5 indie designers who are changing the game
australian fashion week ftw
Photo By Stefan Gosatti/Getty Images
Perhaps it’s the lifestyle (the sunshine, beaches, and babes) that infuses Australian fashion with a unique vitality and a sense of fun. Or maybe it's the fact that Aussies are surrounded by fluffy koalas and live so far away from the stresses of the rest of the world. Whatever the reasoning, the couture from down under can certainly be described as self-assured, vital, and cutting edge. Combined with their trademarked easy-going affectation, Aussie Fashion Week makes for an exciting and unparalleled aesthetic. Some of Nylon's favorite labels are Australian—think about NO DI$COUNT, Alice McCall, Black Milk, Emma Mulholland, Hayley Elsaesser, and Jaime Lee Major—and we’re happy to share some more discoveries from last week’s Mercedes Benz Australian Fashion Week with you in the gallery ahead.
photos by Stefan Gosatti/Getty Images
MOST FUN: DyspneaA little bit naughty, a little bit '90s, and a whole heap of sexy fun, the debut solo show from Dyspnea (I know, I can’t pronounce it either) was a surprising, fluffy, sparkling hit of the season. A new face in the crowd of Australian embellishment loving designers making a name for themselves via social media, the two women behind the brand, Rachel Motteram and Jameed Zalfen are young, vibrant, and taking no prisoners with their “sweet as sugar, tough as a motherfluffa” designs. This collection—inspired by fifth element, '90s bitch kitsch and, wait for it, Paris Hilton’s new dog—featured dramatic origami layers of floral embroidered organza next to textured bright pink power suits; as well as glamorous '60s inspired coats in metallic baroque flocking.
photos by Stefan Gosatti/Getty Images
MOST HOLY: Gail SorrondaGail Sorronda, former model and stylist, has been presenting her monochromatic collections at Fashion Week in Australia and abroad for the past seven years. Her sophisticated silhouettes and relaxed draping have made the label a reliably stylish name in Australian fashion, and this season’s collection was more of the same. Titled “Holy Water”, the showing gave a wearable impression infused with a tinge of paganism and spirituality. The models wore black and white, and a circular theme emerged in the cuts. Barefoot and glowing, the models seemed to float down the runway, albeit with a hint of hidden power.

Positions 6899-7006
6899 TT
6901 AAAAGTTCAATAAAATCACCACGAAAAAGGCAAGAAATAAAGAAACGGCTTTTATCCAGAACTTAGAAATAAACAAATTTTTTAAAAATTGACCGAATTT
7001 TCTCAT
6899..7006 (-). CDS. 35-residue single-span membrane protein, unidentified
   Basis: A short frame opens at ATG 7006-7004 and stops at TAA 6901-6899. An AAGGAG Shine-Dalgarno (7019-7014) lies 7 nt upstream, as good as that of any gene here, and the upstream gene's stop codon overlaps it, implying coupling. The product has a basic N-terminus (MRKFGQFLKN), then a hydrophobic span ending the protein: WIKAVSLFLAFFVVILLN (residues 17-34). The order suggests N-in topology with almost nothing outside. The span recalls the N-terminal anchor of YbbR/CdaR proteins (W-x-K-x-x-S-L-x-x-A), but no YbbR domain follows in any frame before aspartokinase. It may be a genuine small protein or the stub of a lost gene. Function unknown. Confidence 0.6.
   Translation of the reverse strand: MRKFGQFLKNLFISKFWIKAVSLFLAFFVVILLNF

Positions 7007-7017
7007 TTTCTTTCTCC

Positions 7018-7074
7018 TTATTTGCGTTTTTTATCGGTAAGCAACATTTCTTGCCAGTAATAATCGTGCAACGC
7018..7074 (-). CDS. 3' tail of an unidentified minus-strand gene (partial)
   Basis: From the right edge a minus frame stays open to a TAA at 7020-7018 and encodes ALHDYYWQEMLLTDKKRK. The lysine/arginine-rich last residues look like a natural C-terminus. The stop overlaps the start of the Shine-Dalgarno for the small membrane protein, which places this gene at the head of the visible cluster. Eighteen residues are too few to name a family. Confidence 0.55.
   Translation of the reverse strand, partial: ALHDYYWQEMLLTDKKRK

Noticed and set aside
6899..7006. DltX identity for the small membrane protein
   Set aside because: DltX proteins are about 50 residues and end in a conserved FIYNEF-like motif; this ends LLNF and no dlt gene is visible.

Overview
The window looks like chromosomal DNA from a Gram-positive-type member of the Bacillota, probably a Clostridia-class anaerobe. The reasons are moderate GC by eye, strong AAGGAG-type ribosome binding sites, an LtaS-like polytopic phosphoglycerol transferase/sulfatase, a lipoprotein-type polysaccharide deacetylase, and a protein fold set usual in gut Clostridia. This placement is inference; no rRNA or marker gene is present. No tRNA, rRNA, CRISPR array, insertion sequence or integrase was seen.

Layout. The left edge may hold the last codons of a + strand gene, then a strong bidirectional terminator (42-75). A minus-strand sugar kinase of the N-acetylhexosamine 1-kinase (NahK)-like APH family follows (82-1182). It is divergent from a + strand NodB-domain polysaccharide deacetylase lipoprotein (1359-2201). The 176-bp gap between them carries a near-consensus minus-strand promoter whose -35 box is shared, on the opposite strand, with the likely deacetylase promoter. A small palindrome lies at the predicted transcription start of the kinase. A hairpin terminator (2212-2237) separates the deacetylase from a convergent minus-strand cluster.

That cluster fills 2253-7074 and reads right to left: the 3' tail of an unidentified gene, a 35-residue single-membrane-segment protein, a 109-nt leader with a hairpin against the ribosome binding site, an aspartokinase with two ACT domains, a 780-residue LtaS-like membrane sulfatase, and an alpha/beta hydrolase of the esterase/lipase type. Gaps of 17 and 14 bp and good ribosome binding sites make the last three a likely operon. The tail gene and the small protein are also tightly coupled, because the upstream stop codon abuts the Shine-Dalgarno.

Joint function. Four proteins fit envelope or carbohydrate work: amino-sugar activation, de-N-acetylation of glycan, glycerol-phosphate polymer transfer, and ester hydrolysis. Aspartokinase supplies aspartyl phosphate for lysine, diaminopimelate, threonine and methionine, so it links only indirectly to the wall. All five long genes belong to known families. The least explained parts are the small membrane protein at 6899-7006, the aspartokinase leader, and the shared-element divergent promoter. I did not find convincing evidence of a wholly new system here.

photos via Veona
WATCH OUT FOR: DON’T WANT NO SCRUBI’m a big fan of guerrilla fashion and anyone who takes risks, so this new label, Don’t Want No Scrub, created by self-confessed rave kid Joshua Davidson, piqued my interest. Taking place in an underground car park, the show was kind of gothic, kind of ravey and kind of punk, inspired by an Ab Fab YouTube video and funded by a Kickstarter campaign. These elements combined serve as testament to the spirit of the underground fashion scene in Australia. The presentation was populated by Sydney’s darkest young things and showcased a handful of looks made in leather, mesh, and whole bunch of silver O rings. Did you say leather overalls? How about a full body harness over a fishnet body stocking? Cute. Looking forward to seeing how DWNS evolves.
photo by Ryan Piese/Getty Images
BEST PRESENTATION: TEN PIECESTEN PIECES gets mega kudos here because of the breathtaking creative direction of their presentation—they drained the iconic Bondi Beach pool and used it as a runway. Doesn’t really get more Australian than that (unless you perch a set of models on top of the Sydney Harbour Bridge). The label is fresh (this was their first official presentation), and is spearheaded by a trio of Sydney's fashion/social set: Maurice Terzini, Lucy Hickfuss and Chris Buchanan. The show debuted ten pieces (get it?) that are wearable, light and monochromatic, and was live streamed by drone in a nice expansion on the theme of nature integrating technology. The label is described as "directional and unisex with a sports/punk influence”, where as I would say #highendhealthgoth. Bravo.
photos by Lisa Maree Williams/Getty Images
BEST OVERALL: Romance Was BornThe label Romance Was Born basically sums up all that is exciting, unique, and high-end about Australian Fashion. Imbued with color, fantasy, and texture, designers Luke Sales and Anna Plunkett have been at it for over ten years and find inspiration from the unusual and extraordinary Australian landscape, animals, and culture. This year’s presentation fittingly took place at the Art Gallery of New South Wales and was in collaboration with the iconic Australian artist Linda Jackson. The collection titled “Cooee Couture”, was Romance Was Born’s creative dreaming; a fantasy of rainbows, magical opals, mystical bird spirits, burnished roguish outlaws, wildflower dames and colonial nymph-like ingénues set against the stunning backdrop of the unique Australian landscape.